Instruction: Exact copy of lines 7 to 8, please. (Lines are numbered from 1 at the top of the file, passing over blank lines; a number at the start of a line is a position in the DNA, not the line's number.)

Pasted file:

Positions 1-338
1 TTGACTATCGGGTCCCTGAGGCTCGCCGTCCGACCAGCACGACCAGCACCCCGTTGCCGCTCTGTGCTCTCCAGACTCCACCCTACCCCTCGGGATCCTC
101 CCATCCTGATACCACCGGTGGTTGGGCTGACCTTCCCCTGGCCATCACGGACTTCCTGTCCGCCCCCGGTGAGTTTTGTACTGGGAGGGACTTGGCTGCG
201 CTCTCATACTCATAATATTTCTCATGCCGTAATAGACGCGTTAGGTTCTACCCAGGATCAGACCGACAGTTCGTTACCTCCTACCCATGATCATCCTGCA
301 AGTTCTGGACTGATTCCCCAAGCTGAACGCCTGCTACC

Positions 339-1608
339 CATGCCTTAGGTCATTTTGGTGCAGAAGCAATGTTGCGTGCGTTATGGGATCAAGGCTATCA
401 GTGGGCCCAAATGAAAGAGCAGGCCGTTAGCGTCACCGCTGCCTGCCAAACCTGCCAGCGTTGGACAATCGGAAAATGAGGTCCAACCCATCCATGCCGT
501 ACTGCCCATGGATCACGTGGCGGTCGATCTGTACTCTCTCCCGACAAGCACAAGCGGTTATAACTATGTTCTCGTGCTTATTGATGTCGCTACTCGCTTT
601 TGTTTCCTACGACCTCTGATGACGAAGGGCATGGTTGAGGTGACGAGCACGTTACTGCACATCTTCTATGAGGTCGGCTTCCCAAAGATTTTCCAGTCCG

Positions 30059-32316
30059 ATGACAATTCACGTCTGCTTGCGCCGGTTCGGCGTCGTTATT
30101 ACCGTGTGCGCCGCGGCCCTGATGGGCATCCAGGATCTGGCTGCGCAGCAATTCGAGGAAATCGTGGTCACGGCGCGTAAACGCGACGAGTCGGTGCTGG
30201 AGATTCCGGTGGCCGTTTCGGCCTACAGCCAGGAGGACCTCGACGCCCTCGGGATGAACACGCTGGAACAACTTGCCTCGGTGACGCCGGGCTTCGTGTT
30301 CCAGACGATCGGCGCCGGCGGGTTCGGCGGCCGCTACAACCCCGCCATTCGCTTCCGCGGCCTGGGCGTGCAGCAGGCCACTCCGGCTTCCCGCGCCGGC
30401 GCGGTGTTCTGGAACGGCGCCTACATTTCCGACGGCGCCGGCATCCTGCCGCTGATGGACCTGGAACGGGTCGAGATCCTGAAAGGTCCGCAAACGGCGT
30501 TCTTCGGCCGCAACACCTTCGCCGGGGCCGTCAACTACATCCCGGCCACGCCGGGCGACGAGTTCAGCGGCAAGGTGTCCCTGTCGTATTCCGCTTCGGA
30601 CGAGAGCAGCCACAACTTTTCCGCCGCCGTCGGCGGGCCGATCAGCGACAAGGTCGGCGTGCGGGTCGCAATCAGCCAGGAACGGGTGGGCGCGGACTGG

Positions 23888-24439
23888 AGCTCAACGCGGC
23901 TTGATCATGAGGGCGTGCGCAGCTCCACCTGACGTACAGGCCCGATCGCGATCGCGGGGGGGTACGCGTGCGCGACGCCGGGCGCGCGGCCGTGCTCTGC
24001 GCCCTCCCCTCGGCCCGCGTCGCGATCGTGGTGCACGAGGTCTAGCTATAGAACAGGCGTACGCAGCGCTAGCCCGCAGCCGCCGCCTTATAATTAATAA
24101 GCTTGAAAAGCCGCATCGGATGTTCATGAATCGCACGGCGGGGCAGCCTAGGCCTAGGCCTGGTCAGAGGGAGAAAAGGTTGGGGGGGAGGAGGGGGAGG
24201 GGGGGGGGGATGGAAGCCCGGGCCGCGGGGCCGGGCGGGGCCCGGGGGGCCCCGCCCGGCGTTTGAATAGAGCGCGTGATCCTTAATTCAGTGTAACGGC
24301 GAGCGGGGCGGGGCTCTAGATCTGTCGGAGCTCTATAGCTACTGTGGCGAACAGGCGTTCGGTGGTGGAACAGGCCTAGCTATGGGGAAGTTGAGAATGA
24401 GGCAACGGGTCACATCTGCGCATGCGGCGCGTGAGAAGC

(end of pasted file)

339 CATGCCTTAGGTCATTTTGGTGCAGAAGCAATGTTGCGTGCGTTATGGGATCAAGGCTATCA
401 GTGGGCCCAAATGAAAGAGCAGGCCGTTAGCGTCACCGCTGCCTGCCAAACCTGCCAGCGTTGGACAATCGGAAAATGAGGTCCAACCCATCCATGCCGT